We had an excuse to go to Newport a few days ago. So we did a South Jetty lunch and watched the sea birds near the Yaquina Bay Bridge.
We couldn’t tell for sure what these were from a distance so we drove out a little closer.
We were pretty sure the large ones were loons. But the way the smaller ones had their faces tucked into their chest made them hard for me to identify.
Once they lifted their heads we could tell they were grebes. Turns out, they are Western Grebes. (Is the plural of grebe, grebes or grebe?)
This one got a little mouthy.
Then we zoomed in on the loons and turned to an expert to identify them as adult Common Loons.
They are coming into their breeding plumage.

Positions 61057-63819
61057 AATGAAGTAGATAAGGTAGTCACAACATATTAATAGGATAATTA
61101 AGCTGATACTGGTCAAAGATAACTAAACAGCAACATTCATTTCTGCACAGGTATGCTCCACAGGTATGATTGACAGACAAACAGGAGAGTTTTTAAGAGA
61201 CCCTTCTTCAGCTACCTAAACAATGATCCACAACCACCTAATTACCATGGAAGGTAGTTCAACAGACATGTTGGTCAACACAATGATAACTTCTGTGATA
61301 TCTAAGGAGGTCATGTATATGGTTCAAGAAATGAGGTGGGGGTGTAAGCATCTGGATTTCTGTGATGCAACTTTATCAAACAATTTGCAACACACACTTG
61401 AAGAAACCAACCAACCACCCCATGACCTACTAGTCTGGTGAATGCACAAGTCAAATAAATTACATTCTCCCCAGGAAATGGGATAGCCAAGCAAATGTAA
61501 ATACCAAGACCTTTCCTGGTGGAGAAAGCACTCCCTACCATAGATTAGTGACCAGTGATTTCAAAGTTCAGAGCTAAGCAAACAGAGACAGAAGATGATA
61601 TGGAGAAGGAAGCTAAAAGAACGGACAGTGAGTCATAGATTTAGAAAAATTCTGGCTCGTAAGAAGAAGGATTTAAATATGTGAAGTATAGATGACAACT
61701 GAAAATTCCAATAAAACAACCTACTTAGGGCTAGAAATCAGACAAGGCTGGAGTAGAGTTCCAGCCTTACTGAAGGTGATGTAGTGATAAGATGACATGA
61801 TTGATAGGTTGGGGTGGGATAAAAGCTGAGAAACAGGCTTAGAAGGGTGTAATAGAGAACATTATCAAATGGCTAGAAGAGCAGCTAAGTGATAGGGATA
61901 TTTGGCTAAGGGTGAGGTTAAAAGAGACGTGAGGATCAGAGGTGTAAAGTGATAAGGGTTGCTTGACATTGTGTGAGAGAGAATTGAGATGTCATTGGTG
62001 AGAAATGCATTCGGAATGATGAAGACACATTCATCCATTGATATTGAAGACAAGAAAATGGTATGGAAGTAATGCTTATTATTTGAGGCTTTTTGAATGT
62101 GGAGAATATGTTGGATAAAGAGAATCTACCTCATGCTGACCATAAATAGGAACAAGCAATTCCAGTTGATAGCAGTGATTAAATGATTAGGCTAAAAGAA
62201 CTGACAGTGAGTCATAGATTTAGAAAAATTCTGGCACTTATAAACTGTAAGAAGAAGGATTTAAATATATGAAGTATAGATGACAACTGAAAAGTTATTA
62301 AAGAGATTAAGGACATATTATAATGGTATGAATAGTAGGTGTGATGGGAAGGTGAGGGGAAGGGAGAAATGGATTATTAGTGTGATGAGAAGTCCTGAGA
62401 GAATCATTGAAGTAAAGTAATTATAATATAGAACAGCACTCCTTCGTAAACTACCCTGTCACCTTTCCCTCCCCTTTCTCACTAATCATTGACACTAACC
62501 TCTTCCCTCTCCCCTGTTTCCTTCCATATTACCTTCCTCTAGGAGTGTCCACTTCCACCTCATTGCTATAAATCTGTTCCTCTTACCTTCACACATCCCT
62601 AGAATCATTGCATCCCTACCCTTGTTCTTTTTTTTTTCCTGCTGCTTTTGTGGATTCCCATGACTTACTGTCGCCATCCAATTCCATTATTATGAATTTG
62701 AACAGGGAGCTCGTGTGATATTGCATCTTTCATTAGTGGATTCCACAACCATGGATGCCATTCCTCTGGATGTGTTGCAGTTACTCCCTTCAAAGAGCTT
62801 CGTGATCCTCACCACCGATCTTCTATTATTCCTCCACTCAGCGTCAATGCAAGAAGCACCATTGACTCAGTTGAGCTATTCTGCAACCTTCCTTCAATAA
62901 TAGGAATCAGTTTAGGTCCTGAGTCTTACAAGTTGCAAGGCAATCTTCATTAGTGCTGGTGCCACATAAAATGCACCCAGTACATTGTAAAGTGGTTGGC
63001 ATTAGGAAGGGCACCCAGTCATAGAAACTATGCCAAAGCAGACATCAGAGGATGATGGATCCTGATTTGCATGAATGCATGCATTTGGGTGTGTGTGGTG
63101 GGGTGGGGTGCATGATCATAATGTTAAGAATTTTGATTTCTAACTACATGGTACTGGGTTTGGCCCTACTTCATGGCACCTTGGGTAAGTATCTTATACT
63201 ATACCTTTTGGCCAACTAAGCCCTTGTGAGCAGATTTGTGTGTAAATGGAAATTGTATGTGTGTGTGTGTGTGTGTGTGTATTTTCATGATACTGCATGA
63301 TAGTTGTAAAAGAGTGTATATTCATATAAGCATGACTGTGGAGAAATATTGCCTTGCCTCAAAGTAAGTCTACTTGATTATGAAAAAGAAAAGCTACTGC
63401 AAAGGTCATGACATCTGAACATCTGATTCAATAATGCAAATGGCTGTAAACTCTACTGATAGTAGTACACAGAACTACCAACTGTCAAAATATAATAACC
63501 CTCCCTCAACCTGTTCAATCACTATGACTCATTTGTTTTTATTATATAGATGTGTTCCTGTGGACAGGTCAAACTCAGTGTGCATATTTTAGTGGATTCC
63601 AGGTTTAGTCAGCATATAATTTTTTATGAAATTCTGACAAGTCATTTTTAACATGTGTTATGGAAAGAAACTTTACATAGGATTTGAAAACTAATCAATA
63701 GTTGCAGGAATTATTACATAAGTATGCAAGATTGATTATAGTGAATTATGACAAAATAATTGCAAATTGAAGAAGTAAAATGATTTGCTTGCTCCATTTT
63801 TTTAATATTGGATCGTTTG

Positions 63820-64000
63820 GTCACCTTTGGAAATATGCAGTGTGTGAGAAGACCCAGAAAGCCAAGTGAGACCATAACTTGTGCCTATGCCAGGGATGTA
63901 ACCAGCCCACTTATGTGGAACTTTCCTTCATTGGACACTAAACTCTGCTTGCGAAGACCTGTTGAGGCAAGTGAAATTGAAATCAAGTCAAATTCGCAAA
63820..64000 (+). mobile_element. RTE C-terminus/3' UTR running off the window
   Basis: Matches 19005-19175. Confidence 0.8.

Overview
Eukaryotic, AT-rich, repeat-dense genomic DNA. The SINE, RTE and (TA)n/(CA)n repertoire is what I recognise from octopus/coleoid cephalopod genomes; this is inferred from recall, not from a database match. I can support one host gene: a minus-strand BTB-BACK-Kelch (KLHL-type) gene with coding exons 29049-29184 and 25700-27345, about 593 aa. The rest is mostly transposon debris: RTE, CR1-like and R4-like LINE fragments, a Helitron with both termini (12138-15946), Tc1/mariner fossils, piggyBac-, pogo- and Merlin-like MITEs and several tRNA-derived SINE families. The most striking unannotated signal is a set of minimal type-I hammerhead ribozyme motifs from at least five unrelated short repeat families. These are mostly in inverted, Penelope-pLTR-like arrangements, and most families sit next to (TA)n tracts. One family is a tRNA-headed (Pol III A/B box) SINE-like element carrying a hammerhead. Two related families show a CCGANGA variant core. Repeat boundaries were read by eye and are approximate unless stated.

Another of my favorites is the Surf Scoter.
I love the contrasting colors on the Surf Scoter’s big bill.
I saw a pileated woodpecker the other day. He left before I could get the camera but this little Hairy Woodpecker wasn’t as camera-shy.
This hawk knows a good fishing spot when he sees it.
I’m not real sure what kind of hawk it is if it’s not a red-tailed.
He had enough patience that he finally went after something. I think he was actually “fishing” for birds.
There were a couple Belted Kingfishers working the river too. These are interesting looking birds. Their head looks out of proportion to their body.
The Belted Kingfisher is the most common kingfisher in North America and it’s the only one north of Texas and Arizona; according to my bird book.
Then the mallards flew up river, landed in the river and drifted down. I counted 14 at one time.
I’ve always admired the iridescent green head of the male mallard.
The Surf Scoter is one of my favorite sea birds. They have the odd-shaped bill with a little orange on it.
They were in the Alsea Bay fishing with everyone else; harbor seals and humans.